HR managers as change managers
The role of HR managers has grown from the ambit of payroll, recruitment and training, to more mature and broader areas like competency mapping, succession planning, and crisis and change management. Renuka Vembu asserts how HR managers need to be good change agents themselves
The ‘change’ factor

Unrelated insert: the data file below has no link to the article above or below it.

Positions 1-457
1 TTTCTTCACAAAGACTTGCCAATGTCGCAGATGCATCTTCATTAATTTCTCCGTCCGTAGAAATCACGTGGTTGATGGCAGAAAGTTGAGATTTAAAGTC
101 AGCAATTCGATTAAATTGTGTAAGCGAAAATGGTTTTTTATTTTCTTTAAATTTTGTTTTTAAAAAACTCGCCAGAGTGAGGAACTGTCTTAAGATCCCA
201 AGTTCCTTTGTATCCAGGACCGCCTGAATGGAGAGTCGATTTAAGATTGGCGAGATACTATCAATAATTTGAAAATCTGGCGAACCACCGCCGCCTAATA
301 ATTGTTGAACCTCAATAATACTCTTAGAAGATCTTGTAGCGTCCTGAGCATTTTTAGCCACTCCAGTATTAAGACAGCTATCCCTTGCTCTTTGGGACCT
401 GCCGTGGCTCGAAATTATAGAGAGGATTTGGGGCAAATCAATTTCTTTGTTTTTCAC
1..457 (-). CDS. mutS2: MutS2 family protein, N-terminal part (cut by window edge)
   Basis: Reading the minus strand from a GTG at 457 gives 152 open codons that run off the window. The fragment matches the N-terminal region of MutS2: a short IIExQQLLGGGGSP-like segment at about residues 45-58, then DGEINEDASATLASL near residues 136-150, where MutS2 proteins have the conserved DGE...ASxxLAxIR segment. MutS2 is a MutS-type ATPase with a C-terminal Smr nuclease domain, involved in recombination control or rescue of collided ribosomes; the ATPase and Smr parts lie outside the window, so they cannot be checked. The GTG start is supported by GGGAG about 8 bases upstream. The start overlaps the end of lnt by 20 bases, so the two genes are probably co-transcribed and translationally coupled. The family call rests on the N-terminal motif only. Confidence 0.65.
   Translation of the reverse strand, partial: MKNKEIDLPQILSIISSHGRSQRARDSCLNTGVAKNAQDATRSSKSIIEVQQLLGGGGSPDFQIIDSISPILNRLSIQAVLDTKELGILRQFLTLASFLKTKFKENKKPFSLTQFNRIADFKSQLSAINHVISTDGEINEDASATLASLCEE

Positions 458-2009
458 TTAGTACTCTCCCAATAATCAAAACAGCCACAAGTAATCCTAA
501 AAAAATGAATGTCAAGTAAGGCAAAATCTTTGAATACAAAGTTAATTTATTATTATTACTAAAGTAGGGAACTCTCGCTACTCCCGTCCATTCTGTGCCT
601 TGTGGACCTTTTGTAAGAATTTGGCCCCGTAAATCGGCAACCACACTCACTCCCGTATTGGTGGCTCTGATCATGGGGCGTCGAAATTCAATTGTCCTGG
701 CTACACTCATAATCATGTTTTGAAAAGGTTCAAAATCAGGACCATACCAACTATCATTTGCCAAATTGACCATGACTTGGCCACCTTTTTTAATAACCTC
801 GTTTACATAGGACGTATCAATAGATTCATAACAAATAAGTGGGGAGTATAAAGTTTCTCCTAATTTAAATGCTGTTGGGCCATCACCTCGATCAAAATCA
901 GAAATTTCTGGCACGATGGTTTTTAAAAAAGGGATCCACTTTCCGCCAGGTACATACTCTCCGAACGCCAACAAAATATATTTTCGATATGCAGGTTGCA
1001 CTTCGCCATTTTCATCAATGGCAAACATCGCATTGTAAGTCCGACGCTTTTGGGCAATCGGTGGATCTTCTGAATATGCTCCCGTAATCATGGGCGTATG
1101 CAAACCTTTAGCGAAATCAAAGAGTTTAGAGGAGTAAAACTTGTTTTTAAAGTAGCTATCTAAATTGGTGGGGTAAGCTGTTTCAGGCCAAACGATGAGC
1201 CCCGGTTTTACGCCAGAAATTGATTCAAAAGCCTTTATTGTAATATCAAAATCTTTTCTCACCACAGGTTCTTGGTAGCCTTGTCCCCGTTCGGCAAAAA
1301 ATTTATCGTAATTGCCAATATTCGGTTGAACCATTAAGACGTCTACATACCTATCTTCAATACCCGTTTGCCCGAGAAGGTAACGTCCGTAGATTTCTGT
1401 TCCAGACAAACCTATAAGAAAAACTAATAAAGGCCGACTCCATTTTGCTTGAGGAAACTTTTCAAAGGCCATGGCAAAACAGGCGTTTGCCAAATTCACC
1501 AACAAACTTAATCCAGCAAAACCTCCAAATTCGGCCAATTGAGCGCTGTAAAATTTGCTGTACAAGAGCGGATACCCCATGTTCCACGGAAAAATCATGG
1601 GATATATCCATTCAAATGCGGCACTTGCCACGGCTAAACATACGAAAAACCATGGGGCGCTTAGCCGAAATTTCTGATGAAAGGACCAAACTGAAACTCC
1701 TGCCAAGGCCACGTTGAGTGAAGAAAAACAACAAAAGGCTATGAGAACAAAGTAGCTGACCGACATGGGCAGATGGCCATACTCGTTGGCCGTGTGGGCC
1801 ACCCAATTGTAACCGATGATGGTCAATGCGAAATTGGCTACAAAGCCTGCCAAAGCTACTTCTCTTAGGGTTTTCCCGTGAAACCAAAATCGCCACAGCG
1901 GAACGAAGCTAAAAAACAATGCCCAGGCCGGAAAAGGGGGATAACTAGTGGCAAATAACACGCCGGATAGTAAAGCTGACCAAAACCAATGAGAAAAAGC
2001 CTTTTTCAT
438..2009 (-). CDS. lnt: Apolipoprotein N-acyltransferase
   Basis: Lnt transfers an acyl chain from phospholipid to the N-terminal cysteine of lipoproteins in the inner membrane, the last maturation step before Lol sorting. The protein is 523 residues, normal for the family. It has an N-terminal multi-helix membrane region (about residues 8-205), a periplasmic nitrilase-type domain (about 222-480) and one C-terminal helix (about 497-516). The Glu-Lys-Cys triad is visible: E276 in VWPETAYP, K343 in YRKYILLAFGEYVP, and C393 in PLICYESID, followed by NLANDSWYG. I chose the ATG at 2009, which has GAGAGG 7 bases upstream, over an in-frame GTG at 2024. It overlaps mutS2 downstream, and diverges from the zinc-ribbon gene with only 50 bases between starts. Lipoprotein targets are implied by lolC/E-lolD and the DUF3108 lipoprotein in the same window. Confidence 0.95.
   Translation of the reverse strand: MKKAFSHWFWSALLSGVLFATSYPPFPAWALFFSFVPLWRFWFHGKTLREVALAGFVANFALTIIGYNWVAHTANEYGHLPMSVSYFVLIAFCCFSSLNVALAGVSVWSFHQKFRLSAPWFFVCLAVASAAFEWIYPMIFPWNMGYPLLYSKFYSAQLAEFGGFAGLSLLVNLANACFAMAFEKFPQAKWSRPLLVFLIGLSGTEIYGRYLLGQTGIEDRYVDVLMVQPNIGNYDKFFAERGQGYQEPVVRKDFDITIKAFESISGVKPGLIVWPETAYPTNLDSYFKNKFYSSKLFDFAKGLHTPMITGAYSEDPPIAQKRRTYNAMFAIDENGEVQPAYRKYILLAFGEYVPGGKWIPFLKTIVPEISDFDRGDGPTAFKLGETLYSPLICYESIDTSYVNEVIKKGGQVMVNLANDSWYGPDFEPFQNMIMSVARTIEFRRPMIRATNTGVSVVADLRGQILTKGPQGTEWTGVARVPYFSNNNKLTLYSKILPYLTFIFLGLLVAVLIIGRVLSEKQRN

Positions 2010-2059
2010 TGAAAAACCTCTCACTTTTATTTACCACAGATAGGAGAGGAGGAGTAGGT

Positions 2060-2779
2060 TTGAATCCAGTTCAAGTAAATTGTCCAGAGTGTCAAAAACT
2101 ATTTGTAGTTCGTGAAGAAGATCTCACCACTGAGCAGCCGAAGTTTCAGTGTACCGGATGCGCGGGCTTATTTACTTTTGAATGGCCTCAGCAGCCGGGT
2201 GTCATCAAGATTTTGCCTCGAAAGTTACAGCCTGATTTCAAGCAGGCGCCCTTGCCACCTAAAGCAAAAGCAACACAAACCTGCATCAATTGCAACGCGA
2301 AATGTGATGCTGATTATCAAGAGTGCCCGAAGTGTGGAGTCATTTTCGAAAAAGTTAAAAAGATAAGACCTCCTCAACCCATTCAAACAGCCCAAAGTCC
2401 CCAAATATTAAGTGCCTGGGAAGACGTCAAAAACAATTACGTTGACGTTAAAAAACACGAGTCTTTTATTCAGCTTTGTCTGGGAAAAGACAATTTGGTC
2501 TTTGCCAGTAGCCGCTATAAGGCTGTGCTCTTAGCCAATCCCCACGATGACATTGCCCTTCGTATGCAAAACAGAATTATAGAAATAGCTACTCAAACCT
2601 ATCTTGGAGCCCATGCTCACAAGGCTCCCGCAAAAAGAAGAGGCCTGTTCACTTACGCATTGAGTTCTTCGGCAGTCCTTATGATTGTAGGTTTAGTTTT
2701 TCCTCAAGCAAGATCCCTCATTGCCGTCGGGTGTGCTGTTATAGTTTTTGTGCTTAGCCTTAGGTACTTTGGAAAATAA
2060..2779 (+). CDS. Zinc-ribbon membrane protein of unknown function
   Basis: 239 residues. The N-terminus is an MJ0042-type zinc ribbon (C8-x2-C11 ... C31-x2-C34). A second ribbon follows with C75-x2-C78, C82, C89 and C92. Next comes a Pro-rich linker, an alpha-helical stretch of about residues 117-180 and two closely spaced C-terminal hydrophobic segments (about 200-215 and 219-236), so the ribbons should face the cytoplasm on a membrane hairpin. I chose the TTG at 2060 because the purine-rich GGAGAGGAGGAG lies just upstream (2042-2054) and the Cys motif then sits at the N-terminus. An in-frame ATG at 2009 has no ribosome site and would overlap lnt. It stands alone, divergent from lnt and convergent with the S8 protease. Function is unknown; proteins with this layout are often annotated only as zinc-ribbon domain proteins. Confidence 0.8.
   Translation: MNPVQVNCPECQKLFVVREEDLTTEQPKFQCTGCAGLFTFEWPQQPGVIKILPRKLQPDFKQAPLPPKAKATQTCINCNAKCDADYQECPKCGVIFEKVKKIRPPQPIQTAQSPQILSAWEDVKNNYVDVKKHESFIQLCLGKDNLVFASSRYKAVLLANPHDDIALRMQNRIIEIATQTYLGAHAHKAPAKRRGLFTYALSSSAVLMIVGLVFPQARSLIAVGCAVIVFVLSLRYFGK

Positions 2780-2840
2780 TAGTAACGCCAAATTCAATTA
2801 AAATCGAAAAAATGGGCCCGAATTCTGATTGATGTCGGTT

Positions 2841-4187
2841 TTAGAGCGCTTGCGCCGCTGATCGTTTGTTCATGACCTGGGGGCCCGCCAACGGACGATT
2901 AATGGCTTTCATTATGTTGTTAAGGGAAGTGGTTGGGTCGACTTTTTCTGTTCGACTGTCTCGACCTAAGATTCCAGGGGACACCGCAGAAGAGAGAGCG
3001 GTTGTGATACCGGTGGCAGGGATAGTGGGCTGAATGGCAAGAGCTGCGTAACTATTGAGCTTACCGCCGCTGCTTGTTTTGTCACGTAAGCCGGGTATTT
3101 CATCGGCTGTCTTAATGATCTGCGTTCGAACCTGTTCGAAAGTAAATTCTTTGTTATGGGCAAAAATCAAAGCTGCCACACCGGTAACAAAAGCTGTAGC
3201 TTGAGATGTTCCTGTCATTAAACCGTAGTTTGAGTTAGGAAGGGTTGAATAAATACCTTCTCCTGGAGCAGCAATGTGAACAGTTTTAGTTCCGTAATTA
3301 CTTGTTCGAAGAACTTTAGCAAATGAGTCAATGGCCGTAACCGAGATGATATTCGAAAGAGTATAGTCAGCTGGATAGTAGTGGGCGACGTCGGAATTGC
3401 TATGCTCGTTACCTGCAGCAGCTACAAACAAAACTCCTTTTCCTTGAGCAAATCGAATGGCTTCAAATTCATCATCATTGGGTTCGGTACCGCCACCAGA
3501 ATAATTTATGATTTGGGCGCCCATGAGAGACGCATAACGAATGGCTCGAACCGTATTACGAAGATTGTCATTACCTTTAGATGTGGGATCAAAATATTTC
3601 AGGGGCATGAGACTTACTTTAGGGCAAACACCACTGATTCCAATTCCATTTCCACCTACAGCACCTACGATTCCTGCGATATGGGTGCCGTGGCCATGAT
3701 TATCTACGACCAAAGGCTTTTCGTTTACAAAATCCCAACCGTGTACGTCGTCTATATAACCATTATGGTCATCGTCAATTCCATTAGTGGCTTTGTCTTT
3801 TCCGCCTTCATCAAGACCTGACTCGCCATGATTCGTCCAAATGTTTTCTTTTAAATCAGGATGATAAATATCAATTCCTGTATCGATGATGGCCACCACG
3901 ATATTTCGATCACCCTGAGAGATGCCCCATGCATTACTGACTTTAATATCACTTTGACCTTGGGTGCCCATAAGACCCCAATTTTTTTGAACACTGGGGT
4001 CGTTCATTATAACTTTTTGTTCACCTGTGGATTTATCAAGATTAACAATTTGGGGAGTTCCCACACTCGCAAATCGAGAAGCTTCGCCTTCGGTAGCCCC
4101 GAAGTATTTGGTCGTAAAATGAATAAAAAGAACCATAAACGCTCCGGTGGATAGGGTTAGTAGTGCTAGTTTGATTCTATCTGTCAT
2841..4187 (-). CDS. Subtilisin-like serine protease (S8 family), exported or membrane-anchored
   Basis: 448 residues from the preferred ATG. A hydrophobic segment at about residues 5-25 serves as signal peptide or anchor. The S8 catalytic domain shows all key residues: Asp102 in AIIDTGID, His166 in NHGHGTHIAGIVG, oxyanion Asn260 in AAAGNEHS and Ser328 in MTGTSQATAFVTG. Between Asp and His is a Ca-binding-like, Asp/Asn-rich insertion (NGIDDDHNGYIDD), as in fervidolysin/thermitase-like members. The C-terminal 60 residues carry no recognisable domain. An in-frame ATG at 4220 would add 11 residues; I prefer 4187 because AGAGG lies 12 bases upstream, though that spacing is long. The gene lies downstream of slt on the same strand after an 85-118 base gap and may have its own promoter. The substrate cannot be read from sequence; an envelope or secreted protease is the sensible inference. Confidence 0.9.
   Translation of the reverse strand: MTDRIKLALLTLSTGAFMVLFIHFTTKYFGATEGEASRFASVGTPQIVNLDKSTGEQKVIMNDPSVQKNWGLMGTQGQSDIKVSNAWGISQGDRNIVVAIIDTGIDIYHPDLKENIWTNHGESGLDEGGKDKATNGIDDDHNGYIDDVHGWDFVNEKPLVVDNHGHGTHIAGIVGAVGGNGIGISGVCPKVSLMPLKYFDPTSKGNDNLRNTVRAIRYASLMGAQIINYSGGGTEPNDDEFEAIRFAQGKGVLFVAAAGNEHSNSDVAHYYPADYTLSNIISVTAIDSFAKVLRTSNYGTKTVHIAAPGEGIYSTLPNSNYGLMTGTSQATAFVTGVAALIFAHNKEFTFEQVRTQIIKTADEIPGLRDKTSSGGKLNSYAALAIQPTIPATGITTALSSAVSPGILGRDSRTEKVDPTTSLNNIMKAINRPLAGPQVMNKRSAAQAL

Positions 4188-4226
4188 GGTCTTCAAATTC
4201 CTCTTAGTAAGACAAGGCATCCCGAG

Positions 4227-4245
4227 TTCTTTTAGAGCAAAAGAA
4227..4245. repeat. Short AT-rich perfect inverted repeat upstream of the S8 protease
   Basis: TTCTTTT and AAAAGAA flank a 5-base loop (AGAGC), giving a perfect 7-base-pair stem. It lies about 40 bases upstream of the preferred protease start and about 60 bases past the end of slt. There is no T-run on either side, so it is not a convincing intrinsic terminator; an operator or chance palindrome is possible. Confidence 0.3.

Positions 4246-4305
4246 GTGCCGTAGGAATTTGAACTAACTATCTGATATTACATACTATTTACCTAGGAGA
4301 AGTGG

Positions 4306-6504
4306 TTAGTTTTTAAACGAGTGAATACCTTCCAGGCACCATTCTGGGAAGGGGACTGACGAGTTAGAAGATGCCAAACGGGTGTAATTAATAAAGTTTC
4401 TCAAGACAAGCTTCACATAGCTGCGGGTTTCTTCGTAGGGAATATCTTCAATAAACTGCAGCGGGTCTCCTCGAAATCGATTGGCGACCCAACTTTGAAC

As the idiom goes, ‘Change is the only thing that is constant’, it is pertinent more-so-ever in the modern day and age, where organisations have to cope up with a host of factors on the lines of dearth in specialised skill sets, battling attrition, changing business demands and employee needs, increasing competitive edge, etc. The word ‘change’ in itself plays with the psyche of a person. It is certainly not an easy task to change; but then the graver concern is to understand and accept the fact that there is a need for change, and then to embark upon the transformation process. People, the underlying torch bearers and the campaign spear-headers, often contribute to being the key impediment factor. It is about their attitude and mindset towards acceptance, willingness to execute, and readiness to acknowledge the end result. When looking at change from the organisational content, it essentially boils down to people working for the company who have to adopt and apply to these change brought about by a dynamic business environment. But what often happens is the conspicuous lack of skills amongst the change agents who are closest to the people are supposed to be the key medium for managing the transformation-the HR managers.